Alabama Republicans’ decision to support a deeply flawed candidate has lathered the state’s upcoming U.S. Senate election with an array of distractions, some disturbing, others laughable. They risk obscuring the importance of selecting who our state will send to Capitol Hill.
Case in point: Jimmy Kimmel.
He’s an ABC late-night talk show host who has feasted on the political saga and sordid tales of Republican Roy Moore, who faces Democrat Doug Jones on Dec. 12. Say this much for Alabama’s twice-removed Supreme Court chief justice: He’s good for talk-show ratings.
Wednesday night, Moore held a campaign rally at a small church in Theodore. One of the comedians who often appears on Kimmel’s show attended the rally dressed as a Moore supporter and hammed it up with others outside the church. Police eventually escorted Kimmel’s comedian out of the church when he stood up and started to make a scene.
The footage showed up — as you’d expect — on Jimmy Kimmel Live!.
Then came the Kimmel-Moore spat on Twitter.
Thursday afternoon, Moore tweeted at Kimmel: “@Jimmykimmel If you want to mock our Christian values, come down here to Alabama and do it man to man,” Moore wrote.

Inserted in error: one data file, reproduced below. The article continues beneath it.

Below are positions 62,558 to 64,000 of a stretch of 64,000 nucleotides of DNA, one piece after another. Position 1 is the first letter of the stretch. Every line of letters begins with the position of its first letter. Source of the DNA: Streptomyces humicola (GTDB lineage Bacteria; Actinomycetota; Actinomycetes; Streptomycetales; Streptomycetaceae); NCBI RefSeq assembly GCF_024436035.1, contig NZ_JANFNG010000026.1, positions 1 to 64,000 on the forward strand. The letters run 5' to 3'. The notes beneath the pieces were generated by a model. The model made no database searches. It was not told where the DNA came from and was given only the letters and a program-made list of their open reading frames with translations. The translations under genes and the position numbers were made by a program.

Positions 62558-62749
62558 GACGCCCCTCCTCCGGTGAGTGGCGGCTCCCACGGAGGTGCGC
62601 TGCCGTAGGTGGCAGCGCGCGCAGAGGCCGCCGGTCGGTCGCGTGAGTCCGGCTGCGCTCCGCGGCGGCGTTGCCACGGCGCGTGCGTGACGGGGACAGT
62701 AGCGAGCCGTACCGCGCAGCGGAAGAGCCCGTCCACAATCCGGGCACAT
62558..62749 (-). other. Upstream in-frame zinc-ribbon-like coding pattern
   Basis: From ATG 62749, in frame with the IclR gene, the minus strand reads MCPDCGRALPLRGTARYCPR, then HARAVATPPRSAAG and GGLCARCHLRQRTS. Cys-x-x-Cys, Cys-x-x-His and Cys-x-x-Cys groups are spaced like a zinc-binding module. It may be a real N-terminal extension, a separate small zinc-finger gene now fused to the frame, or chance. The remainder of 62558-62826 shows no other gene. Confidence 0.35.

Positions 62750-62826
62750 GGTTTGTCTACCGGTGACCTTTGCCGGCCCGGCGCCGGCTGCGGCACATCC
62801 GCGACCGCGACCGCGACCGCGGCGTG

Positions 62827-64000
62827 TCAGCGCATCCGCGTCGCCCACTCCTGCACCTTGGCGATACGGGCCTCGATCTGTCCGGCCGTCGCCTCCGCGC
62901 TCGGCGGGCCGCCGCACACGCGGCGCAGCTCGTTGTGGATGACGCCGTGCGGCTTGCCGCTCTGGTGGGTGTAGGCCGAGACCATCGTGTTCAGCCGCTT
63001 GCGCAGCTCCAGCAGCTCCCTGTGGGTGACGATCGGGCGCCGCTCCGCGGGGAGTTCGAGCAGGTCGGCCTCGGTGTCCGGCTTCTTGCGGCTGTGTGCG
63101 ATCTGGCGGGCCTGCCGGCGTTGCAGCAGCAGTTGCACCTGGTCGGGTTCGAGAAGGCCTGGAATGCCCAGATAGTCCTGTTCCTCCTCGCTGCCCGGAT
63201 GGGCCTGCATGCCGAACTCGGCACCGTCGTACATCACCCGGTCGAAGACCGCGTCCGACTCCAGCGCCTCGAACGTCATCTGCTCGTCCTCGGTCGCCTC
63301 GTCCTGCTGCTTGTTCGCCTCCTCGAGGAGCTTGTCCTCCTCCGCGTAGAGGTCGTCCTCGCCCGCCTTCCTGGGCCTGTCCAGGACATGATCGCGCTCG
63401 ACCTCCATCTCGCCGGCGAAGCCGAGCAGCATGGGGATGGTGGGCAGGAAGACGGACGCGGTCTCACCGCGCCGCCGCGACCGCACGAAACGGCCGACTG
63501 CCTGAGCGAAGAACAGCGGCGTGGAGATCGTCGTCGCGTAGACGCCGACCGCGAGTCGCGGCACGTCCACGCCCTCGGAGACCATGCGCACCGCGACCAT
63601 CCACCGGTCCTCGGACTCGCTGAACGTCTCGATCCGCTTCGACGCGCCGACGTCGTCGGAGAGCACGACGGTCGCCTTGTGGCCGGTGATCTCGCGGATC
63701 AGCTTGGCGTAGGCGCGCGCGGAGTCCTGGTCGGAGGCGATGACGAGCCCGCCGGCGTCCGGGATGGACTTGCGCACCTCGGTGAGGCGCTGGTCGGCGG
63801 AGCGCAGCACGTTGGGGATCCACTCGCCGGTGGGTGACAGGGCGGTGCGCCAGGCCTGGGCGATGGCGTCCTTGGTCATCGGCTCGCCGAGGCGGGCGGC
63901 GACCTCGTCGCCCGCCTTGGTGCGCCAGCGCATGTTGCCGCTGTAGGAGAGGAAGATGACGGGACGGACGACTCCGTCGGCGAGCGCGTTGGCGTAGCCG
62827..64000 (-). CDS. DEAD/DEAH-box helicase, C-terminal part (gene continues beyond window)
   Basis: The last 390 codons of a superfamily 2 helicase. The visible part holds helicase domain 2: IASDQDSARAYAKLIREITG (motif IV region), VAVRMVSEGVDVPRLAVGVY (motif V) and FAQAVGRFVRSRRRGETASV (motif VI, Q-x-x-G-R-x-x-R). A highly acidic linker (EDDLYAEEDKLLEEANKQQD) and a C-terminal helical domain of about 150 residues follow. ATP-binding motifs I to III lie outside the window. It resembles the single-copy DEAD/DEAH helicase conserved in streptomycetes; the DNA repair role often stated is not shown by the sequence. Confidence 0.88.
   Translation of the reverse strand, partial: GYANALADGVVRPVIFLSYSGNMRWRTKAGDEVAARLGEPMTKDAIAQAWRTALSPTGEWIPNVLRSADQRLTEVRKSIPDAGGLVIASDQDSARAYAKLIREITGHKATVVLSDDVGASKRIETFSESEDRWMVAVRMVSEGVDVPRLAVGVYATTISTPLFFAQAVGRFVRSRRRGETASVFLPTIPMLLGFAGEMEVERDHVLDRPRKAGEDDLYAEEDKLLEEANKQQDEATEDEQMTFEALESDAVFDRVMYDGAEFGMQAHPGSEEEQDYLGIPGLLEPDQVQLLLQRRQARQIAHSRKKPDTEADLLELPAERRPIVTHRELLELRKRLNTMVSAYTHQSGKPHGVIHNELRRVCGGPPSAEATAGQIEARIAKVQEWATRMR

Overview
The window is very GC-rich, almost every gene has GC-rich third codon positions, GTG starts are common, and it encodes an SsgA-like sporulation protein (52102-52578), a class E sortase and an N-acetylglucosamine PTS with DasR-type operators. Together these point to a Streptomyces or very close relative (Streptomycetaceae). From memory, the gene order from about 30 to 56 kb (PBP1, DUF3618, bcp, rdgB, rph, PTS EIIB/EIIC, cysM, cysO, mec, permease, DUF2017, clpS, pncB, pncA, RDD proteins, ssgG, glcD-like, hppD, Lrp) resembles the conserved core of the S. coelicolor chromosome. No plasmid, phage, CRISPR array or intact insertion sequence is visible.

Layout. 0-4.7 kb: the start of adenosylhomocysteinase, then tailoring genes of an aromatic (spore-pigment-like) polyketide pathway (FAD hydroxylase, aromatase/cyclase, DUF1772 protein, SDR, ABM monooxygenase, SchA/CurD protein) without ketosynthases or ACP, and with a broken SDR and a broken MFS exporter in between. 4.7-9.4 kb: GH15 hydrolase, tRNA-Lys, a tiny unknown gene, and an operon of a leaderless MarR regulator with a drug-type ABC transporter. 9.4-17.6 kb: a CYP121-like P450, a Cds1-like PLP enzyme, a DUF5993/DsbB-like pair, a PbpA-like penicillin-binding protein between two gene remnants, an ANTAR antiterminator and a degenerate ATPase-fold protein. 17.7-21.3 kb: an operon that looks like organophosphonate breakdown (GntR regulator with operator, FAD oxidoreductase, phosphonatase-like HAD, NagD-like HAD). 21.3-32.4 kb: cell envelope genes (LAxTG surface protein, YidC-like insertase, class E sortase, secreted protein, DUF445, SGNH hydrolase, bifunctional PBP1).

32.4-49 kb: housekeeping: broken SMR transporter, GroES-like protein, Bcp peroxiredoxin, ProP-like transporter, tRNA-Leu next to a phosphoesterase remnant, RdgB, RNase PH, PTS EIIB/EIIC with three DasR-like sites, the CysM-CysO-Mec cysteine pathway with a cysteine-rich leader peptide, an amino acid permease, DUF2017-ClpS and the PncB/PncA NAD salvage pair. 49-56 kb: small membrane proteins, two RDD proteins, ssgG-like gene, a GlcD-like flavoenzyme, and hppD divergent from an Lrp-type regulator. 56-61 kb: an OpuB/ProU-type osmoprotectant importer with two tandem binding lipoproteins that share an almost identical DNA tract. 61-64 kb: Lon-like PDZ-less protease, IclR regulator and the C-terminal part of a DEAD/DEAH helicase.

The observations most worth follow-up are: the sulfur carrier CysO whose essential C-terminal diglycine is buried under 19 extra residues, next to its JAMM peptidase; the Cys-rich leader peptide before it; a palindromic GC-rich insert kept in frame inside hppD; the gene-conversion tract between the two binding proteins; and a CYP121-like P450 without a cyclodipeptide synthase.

Kimmel responded: “Sounds great Roy - let me know when you get some Christian values and I’ll be there!”
It kept going for a while, tweet after tweet, which made for convenient laughs for Kimmel’s show and more embarrassment for Alabamians, Democrat or Republican, who wish our politics didn’t bring us such coast-to-coast shame.
Lost amid the tweets, comedic skits and national pundits wondering if Alabamians have lost our minds is the election, Moore vs. Jones. Some of the distractions — multiple women’s credible accusations of sexual misconduct against Moore — have become campaign issues because of what they may say about the Republican nominee. They can’t, and shouldn’t, be overlooked.
Twitter spats and comedic skits and the other shenanigans that have threatened to take over this election are only noise. In the era of Donald Trump, that passes for mainstream political discourse. But we implore Alabamians to ignore it and instead consider what our state needs from whoever joins Richard Shelby in the Senate. Alabama’s interests won’t be managed through Twitter or late-night TV.